Renovators, here’s why you need to get C-CAPS certified – nowRenovation Contractor aging in place Allan Britnell C-Caps C-Caps renovators Canadian Certified Aging in Place Specialist Canadian Certified Aging-in-Place Canadian Home Builders' Association Canadian Home Builders’ Association (CHBA) CAPS CHBA e-newsletter enewsletter NAHB National Association of Home Builders National Association of Home Builders (NAHB) newsletter RC newsletter
The CHBA's Canadian Certified-Aging-in-Place Specialist program is launching soon.
Numbers don’t lie, and the story that the figures from Statistics Canada tell us is that we have a rapidly aging population. Of course, individual Canadians aren’t getting older any faster. But, as the huge cohort of Baby Boomers ages, the number of us considered to be seniors is growing at an unprecedented rate. In fact, there are now more Canadians aged 65 and older than there are who are 14 or younger (see chart).
There are many healthcare and social issues related to an aging population, and one of the biggest is how to safely shelter elderly people who may have mobility, vision, and cognitive impairments. Yet, when surveyed, most older Canadians want to stay in their current homes in familiar surroundings for as long as possible.
That’s why the Canadian Home Builders’ Association (CHBA) has been busy getting a Canadian version of the Certified-Aging-in-Place Specialist (CAPS) program off the ground. Originally developed by the U.S. National Association of Home Builders (NAHB), CHBA has modified the U.S. program to meet Canadian requirements, calling it C-CAPS.
To qualify as a C-CAPS expert, participating renovators and homebuilders will start with a self-guided online course that takes about six hours to complete. At the end, there’s a test. That’s to be followed by a two-day in-class program, that also includes a test.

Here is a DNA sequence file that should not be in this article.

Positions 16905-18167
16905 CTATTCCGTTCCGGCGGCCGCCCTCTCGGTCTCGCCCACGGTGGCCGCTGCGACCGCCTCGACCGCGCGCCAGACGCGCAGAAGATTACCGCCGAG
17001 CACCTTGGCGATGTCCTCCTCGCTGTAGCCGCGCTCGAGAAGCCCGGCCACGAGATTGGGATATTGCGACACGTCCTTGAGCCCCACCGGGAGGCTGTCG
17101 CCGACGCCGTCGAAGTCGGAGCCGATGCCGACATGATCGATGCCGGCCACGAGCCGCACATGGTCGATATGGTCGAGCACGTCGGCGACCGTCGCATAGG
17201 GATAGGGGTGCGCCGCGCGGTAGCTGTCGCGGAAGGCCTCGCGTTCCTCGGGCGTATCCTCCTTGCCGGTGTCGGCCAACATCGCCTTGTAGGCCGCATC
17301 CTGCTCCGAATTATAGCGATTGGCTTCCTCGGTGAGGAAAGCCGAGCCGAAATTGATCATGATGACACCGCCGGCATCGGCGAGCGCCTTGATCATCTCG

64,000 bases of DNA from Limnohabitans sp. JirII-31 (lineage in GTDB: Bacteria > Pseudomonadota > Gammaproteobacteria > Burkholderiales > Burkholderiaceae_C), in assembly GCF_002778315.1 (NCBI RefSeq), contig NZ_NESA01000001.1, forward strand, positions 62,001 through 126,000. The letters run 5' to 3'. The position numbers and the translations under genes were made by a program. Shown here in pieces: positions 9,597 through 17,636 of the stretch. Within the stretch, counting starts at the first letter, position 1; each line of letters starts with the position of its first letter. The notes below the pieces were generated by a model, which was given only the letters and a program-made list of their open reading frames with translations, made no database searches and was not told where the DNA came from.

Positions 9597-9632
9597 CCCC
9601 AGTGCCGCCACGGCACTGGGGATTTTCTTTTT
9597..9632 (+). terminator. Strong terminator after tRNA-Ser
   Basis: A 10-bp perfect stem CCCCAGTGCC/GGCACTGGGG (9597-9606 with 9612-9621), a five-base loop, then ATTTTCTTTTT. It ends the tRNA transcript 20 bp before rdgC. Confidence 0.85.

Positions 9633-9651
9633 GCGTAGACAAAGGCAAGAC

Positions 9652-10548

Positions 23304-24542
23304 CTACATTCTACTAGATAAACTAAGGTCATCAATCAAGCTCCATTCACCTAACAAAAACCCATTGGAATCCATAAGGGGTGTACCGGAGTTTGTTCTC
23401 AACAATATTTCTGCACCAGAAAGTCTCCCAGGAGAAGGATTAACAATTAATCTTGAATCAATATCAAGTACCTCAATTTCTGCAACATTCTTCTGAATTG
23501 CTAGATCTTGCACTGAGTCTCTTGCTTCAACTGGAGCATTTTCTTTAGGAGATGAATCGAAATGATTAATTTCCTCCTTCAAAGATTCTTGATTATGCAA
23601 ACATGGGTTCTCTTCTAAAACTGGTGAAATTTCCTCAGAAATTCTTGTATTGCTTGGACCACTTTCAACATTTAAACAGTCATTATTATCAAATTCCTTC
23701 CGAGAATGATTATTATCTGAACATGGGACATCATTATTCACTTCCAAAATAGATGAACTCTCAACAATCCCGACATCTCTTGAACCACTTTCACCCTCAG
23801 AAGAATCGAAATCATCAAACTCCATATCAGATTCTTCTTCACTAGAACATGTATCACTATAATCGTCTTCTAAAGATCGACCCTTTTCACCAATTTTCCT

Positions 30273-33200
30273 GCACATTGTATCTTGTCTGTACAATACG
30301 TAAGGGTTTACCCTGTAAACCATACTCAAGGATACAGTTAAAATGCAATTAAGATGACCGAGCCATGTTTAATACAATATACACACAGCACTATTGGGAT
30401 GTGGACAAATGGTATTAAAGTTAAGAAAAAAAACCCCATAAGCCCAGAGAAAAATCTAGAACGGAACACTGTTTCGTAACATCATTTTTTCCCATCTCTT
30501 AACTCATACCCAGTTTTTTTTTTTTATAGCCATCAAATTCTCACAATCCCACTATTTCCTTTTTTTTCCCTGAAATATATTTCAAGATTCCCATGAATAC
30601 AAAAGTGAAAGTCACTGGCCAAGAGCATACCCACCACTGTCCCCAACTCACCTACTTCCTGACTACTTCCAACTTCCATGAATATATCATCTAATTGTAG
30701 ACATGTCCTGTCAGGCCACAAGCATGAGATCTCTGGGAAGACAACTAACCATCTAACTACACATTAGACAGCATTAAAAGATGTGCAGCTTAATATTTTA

A large part of the program is understanding the various stakeholders involved in properly modifying a home to meet the owner’s current and potential needs. Key among those are the occupational therapists (OTs) that work directly with homeowners to understand their current and future needs. Others may include architects, designers, and municipal building and healthcare officials. To be done properly, aging-in-place modifications require collaboration among all parties, and contractors will have to be able to manage the various needs and requests, while providing homeowners with viable and cost-effective options.
The program will include information on the various grants and loan programs offered by product manufacturers and the various levels of government that can help make these renovations affordable for people on fixed incomes.
Once completed, C-CAPS certification can be used as a marketing tool to set renovators apart from their jack-of-all-trades competitors. To support that, CHBA will launch both a training and marketing site for renovators, and a separate site for consumers so they understand the value of hiring a certified C-CAPS specialist.
The “Canadianization” of the programs content has primarily included replacing U.S. housing and demographic stats and government contacts with Canadian ones. The home modifications needed for specific health conditions are the based on the client and the home, which means the same modifications would be done in both countries.
CHBA is running three pilot sessions to test and modify the course material as needed. The association expects to have the program fully operational by spring 2020.